• “Extraordinary...Banks is the rare epic novelist.”

    Virginian Pilot

  • “A portrayal of personal and political turmoil in West Africa and the US. The darling of the title is narrator Hannah Musgrave, a privileged child of the turbulent 1960s and ’70s, who now, at fifty-nine, reflects on her life...She emerges as a fascinating figure, striking universal chords in her search for identity and home, though her life may ultimately be a study in futility. A rich and complex look at the searing connections between the personal and the political, this is one of Banks’ most powerful novels yet.”

    Publishers Weekly (starred review)

  • “Clearly smitten with his thorny narrator, Banks brings the full weight of his storytelling genius and psychological perceptiveness to a novel as compulsively readable as it is eviscerating in its dramatization of cultural divides, political mayhem, psychotic violence, and profound alienation. Banks’ dramatic interpretation of Liberia’s real-life tragedies brilliantly extends the vital inquiry into the consequences of slavery found in Cloudsplitter, and his meditation on our close ties to other species poses urgent questions about how our greed and cruelty result in the endangerment of not only animals but also human kindness, empathy, and peace.”

    Booklist (starred review)

  • “The Pulitzer-nominated author of Cloudsplitter, among others, looks unsparingly at the bitter life of a 1960s revolutionary. Banks’s portrait of John Brown showed readers an uncompromised understanding of salvation-mindedness that he applies with surgical skill here, in the story of Hannah…Banks never makes it easy, but this is worth reading as a warning to anyone not chary of the children of privilege.”

    Kirkus Reviews (starred review)

  • “Like many of Banks’ works, this novel unfolds like a memory for the reader, taking a natural route into the imagination and leading from there. As the novel opens, Hannah's dreams are invaded by memories of Africa, leading her to revisit her past there in an attempt to reconcile old ghosts. This audiobook is performed with gentle, reserved skill by Mary Beth Hurt, whose style and delivery are as appealing as that of a dear friend recounting her own anecdote. Quiet and yet dramatic, familiar but so very foreign, The Darling is a memorable listen for its contemporary echoes of the hope, fear, and tragedy that can erupt when cultures collide. A 2005 Audie Award finalist.”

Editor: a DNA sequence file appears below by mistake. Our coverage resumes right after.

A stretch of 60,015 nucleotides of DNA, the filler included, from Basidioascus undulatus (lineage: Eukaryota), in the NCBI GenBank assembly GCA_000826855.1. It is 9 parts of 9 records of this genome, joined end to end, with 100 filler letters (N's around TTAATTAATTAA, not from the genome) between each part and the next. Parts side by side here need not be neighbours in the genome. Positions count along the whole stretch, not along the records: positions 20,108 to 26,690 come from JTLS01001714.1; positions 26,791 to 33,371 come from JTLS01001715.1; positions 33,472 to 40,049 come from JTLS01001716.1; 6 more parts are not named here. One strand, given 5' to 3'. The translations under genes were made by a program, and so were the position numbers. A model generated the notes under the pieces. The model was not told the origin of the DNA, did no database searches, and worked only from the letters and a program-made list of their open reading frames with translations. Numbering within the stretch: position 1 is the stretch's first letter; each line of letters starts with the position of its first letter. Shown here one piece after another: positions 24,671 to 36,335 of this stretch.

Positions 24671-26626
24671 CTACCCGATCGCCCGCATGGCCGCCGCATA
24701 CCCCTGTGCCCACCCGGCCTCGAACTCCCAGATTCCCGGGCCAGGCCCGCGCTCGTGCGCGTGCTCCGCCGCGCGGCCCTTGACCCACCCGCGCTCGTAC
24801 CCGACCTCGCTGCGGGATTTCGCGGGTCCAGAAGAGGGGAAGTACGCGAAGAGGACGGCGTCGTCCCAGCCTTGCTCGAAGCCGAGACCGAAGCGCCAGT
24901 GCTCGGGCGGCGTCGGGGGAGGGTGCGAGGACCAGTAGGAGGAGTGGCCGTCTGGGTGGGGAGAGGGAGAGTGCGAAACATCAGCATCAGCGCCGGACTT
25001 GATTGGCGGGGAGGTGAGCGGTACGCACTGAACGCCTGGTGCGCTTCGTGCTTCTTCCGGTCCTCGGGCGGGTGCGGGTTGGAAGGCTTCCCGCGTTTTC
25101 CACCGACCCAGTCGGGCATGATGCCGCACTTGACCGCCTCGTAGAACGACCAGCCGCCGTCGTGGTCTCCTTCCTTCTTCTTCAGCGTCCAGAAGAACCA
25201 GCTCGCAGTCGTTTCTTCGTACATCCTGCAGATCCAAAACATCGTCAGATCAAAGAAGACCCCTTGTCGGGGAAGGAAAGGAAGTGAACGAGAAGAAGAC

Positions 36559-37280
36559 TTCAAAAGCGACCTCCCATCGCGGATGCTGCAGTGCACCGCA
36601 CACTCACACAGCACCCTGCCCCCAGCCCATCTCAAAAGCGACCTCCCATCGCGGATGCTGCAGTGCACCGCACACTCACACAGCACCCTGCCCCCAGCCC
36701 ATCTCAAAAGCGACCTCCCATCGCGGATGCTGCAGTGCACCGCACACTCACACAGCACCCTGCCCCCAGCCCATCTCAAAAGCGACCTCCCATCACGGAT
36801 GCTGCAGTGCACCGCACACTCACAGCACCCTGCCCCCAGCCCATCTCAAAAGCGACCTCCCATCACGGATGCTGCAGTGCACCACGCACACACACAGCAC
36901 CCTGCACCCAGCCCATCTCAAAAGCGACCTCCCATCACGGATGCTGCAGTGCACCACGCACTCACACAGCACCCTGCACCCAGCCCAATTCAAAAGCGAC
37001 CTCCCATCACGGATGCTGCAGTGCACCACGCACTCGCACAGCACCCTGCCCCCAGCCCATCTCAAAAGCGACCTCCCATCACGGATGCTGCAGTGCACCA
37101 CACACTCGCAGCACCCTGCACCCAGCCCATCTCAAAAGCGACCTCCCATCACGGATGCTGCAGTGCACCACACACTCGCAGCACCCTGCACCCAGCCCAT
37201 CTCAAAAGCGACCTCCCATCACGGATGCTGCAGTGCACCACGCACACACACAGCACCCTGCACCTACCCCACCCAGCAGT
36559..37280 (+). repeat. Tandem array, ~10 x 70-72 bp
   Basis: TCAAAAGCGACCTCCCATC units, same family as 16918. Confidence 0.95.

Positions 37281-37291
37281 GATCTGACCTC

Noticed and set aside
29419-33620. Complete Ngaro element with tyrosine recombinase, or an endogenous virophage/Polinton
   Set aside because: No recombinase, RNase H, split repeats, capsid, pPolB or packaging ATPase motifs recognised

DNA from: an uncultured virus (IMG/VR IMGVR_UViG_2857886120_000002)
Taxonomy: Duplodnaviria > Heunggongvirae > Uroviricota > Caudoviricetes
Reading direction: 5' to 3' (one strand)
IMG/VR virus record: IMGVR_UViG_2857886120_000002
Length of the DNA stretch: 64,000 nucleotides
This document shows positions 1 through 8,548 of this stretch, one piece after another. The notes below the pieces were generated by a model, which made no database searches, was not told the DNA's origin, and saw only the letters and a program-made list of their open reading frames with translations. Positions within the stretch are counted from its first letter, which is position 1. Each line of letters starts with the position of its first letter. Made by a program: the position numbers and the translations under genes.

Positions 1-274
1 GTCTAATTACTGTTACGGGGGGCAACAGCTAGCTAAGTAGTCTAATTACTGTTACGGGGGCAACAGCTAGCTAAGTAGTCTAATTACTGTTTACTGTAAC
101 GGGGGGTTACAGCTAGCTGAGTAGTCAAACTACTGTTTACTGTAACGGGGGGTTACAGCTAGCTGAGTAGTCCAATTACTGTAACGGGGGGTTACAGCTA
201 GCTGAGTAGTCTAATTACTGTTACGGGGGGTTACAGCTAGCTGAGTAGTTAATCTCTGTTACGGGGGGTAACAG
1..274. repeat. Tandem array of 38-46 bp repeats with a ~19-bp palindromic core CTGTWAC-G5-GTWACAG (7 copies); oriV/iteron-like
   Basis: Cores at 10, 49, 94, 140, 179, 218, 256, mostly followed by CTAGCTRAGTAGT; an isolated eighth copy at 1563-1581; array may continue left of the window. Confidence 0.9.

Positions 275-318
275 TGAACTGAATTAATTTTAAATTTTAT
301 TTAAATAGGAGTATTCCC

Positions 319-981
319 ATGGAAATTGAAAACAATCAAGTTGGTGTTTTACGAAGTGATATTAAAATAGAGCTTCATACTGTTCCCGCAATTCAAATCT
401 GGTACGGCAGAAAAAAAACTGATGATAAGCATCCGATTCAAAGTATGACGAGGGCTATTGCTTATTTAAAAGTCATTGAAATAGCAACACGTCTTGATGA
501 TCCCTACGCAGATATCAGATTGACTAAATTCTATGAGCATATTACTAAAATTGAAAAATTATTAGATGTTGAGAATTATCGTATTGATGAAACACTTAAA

• New York Times Book Review 100 Notable Books for Fiction, 2004
  • Winner of the 2005 Audie Award for Best Unabridged Fiction
  • A 2004 Booklist Editors’ Choice for Fiction
  • A 2004 Los Angeles Times Book Prize Nominee for Fiction

Listener Opinions

  • 1 out of 51 out of 51 out of 51 out of 51 out of 5 by Roger | 2/16/2014

    " I was surprised that I did not like this book. I have read 140 pages and do not believe I will continue. The protagonist is not likable, which is fine, but her rehashing of her life is tedious. "

  • 3 out of 53 out of 53 out of 53 out of 53 out of 5 by Daniel Burton-Rose | 2/13/2014

    " The sour tone of this novel is partially due to Banks' long correspondence with incarcerated Weatherwoman Kathy Boudin (now out). The protagonist's turn from civil rights and anti-imperialism to animal rights is an uncomfortably accurate depiction of this trajectory in the U.S. (as opposed to the UK, where animal rights has had more of a class warfare element). "

  • 4 out of 54 out of 54 out of 54 out of 54 out of 5 by Dysmonia Kuiper | 2/10/2014

    " Really pretty brilliantly put together. "

  • 3 out of 53 out of 53 out of 53 out of 53 out of 5 by Frances Sawaya | 2/9/2014

    " Strong writing about a part of the world where I have never traveled and, after reading this, where I never will. The treatment of women was a tough read but the fate of Hannah's children made for even more difficult imagining. We had friends who lived in Liberia in an effort to be "safe" from the McCarthy witch-hunts and many of their recollections of the culture, politics and art (in the '50s) were a huge contrast to the present. Colonialism is wrong but there seems to be little hope now for the majority of the people, given the horrible torture and policies of Taylor et al. Why does it never seem to change for Africa! This was my first book by Banks; enjoyed it but not in a hurry to read another. "